It is well written.
The problem for me was I was not expecting so slight a book.
I was expecting a memoir type of book and had not realised that it is a very concise book. Whilst nice to hold with a good feel about it there are only about 100 very small pages with the actual cards in black and white so you do not get much sense of what they originally looked like or their time period as a result. I can see that the point is to keep it all brief in keeping with the concept and style idea of the book.
So I think I will have to do a little more actual reading of the work of the author she is talking about and then come back to it. If you already know a lot about Angela Carter then you will probably make a better connection than I did as a lot is assumed and I needed a bit more information in places. However this probably reflects my own current lack of knowledge about the details rather than a failing on the books part. Perhaps part of its purpose is to stimulate you to find out more about Angela Carter and her writing which it has certainly done.
Just a shame the reproduced postcards are of very poor quality, black-and-white rather than colour.
The publishers should have done a better job on what could be a true gem of a wee book!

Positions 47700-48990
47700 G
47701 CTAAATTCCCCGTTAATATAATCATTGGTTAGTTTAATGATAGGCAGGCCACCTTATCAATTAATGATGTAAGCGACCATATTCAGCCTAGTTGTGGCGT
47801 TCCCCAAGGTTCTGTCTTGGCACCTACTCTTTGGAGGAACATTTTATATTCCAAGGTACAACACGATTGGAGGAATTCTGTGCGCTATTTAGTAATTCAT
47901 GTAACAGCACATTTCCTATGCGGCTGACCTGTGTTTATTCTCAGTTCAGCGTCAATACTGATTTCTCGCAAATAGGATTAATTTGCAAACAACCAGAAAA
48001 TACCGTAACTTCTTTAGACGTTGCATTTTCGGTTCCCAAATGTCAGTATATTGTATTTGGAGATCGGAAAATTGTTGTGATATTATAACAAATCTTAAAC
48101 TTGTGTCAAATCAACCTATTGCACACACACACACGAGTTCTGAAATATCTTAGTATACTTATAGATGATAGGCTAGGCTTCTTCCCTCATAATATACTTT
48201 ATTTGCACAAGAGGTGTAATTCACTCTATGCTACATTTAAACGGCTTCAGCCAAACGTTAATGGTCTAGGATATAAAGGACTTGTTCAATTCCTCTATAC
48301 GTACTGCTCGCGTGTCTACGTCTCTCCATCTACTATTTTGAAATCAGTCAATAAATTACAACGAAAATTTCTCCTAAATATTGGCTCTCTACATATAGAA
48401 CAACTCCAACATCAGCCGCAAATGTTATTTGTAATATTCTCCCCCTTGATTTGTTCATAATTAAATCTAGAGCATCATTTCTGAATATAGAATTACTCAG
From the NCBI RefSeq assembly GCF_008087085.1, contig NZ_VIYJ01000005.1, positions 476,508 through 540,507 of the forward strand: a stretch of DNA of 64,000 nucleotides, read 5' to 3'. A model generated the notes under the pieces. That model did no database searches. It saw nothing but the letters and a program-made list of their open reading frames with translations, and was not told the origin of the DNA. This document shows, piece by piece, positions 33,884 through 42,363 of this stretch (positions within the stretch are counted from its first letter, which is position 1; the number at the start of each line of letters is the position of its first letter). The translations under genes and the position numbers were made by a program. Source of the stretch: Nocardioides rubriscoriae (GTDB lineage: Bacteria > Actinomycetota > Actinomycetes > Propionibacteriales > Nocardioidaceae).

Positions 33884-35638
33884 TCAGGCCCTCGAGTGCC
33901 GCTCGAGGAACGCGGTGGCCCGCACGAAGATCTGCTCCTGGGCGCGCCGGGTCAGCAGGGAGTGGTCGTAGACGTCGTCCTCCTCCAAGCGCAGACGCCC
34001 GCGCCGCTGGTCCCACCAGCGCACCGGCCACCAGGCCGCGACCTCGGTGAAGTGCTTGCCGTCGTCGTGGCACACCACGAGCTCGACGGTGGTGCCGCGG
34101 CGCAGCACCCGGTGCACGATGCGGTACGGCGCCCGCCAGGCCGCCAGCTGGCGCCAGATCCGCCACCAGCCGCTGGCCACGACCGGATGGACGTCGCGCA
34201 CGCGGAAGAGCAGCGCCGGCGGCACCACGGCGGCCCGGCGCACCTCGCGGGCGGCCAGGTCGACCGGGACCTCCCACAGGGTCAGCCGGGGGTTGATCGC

Unfortunately, I did not like the image that this friend of hers described. There was too much focus on how she looked and how she spoke and very little about her, as a person, as an individual. I felt disappointed almost, because in my head I had a completely different version of Carter than what was revealed in this book. And that's what I mean by always putting myself in these situations only to regret it later.
It's happened quite a few times now, where I read biographies of individuals whose work I look up to, only to be severely disappointed by the way they are portrayed in their biographies and it changes the way I see them or think about them forever. I hate that.
No matter how much you try, at the end of the day, you will talk or write about a person they way YOU see them and YOU think about them, and that doesn't necessarily stay true to their character, but we'll never know, will we? because they're already dead. So we end up being stuck with your version of events, and it warps all other versions we had.
That's what happened here. I loved Angela Carter, but after reading this book I felt severely underwhelmed by the character she was described as. I had no idea that she had passed away due to cancer, so that was news to me, and it was nice to see how she dealt with her illness and how she really worked on leaving behind work that would help provide for her husband and son. The constant reference to her shape and size and hair and looks and way of speaking took away so much from the person she actually was. This being a very small book makes it even more critical to focus on more important things than the fact she was "a big woman".